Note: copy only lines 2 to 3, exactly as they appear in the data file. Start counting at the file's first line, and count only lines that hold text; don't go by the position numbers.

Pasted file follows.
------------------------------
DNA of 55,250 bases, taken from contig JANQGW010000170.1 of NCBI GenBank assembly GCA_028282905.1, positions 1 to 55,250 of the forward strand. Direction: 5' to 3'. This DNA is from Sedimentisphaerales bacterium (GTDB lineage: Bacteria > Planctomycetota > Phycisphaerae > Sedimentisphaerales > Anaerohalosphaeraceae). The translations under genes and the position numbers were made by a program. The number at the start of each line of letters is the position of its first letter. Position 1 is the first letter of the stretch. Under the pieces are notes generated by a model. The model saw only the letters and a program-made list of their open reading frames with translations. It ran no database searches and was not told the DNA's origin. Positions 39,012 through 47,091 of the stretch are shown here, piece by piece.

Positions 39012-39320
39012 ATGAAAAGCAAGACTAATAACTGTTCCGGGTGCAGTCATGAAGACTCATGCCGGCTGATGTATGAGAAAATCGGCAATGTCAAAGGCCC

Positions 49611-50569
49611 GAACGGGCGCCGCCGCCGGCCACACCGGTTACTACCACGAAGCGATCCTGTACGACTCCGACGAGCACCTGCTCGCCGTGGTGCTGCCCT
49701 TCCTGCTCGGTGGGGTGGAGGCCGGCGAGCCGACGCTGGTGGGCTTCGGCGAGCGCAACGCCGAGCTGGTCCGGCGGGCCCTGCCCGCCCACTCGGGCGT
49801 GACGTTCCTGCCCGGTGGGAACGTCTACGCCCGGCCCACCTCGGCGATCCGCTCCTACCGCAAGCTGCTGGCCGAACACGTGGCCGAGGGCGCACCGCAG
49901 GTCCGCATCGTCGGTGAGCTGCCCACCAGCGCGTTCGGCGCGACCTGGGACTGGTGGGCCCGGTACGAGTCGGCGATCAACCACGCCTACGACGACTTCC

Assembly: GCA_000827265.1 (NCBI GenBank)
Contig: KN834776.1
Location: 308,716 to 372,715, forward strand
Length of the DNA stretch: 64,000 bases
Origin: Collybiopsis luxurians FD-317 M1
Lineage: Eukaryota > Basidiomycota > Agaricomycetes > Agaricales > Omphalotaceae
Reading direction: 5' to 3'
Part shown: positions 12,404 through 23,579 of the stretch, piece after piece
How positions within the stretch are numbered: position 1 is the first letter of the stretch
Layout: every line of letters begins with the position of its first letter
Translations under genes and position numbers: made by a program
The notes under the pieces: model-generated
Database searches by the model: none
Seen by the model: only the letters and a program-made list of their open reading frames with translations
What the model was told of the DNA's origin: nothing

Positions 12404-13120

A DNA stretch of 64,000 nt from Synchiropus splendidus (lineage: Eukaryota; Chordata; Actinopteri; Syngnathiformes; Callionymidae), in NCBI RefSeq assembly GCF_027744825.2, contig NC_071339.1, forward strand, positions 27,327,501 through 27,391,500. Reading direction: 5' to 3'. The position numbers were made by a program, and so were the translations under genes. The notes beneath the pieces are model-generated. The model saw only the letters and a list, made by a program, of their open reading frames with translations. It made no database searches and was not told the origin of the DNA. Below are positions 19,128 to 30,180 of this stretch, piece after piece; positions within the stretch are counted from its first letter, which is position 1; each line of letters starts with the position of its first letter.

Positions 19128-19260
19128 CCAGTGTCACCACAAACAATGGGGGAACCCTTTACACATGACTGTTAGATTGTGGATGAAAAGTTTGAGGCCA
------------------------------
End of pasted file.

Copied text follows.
Positions 39012-39320
39012 ATGAAAAGCAAGACTAATAACTGTTCCGGGTGCAGTCATGAAGACTCATGCCGGCTGATGTATGAGAAAATCGGCAATGTCAAAGGCCC